Fire season officially began last week, with state, county and city officials asking homeowners to keep hazardous dead brush and grass cleared from their houses.
"We had relatively few major wildland fires during 1983 and 1984 because of unusual summer weather conditions," Regional Chief Rex Griggs of the California Department of Forestry said.
"A return to our normal hot, dry and windy conditions will again cause major wildland fires to destroy valuable watershed areas and personal property throughout Southern California."
First Contingent on Duty
The first contingent of seasonal firefighters, hired and trained by the California Department of Forestry during the winter, have been moved into rural fire stations to wait for the inevitable rash of fires.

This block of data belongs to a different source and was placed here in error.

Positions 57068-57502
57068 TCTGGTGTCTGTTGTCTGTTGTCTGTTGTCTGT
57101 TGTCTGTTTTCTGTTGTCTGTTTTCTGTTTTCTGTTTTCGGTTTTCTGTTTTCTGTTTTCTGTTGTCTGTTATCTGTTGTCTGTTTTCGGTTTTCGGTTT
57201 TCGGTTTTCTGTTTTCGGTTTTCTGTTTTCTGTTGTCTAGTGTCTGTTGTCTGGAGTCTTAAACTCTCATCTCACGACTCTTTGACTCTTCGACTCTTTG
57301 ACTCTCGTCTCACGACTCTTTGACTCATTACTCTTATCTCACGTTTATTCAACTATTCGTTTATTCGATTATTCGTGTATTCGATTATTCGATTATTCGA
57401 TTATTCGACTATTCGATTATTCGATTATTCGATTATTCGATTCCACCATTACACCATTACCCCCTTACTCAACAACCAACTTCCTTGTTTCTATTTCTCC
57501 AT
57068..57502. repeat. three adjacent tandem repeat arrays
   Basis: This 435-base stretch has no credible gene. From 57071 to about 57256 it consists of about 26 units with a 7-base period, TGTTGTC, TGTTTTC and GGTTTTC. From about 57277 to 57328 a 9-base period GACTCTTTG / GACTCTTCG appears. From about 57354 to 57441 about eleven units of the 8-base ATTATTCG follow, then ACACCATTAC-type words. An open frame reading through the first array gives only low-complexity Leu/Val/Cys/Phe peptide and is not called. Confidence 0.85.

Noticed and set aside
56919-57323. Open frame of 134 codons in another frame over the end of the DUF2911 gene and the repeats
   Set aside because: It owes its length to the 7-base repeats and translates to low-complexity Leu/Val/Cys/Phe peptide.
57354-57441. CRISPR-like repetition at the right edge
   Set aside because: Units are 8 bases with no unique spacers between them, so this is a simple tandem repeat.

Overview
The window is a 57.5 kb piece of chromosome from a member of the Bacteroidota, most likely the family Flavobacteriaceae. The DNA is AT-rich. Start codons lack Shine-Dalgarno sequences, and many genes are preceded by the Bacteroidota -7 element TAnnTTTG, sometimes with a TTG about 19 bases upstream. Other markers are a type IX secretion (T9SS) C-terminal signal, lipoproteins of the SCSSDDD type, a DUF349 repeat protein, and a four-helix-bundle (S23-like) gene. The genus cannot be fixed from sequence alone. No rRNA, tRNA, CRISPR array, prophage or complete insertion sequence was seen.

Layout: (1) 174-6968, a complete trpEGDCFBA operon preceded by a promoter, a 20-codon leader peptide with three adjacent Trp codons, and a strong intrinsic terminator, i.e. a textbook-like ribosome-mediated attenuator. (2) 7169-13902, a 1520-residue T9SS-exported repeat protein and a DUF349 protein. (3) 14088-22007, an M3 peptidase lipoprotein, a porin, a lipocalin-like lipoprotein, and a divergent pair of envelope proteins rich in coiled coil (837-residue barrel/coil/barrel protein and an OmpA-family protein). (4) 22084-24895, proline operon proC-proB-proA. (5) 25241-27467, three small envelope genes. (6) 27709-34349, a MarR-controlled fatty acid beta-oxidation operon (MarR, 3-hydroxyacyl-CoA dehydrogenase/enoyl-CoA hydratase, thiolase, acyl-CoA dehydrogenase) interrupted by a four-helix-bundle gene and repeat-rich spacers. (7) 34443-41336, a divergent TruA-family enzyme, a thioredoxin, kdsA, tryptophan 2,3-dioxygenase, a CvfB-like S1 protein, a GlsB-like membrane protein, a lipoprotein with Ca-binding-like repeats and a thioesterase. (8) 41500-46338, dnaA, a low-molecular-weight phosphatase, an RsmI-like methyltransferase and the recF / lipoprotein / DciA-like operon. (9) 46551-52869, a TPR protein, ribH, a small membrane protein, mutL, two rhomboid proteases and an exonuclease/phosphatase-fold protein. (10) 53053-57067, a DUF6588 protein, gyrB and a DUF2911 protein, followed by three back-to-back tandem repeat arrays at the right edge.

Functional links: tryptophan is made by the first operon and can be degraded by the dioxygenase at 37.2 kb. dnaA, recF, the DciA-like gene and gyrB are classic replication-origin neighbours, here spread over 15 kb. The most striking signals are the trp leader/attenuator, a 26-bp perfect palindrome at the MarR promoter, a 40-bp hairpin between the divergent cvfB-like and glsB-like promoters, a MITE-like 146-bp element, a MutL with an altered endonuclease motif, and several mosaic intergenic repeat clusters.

County Fire Chief John Englund said he expects dead brush and plants to cause greater fire hazards this year.
To combat the problem, the County Fire Department plans to hire more seasonal employees who will work in areas not usually staffed on a 24-hour basis in the winter. The department also will be placing special emphasis on inspections to ensure that vegetation is cleared away from homes.
The city Fire Department has also reminded 100,000 property owners in the Mountain Fire District to clear brush.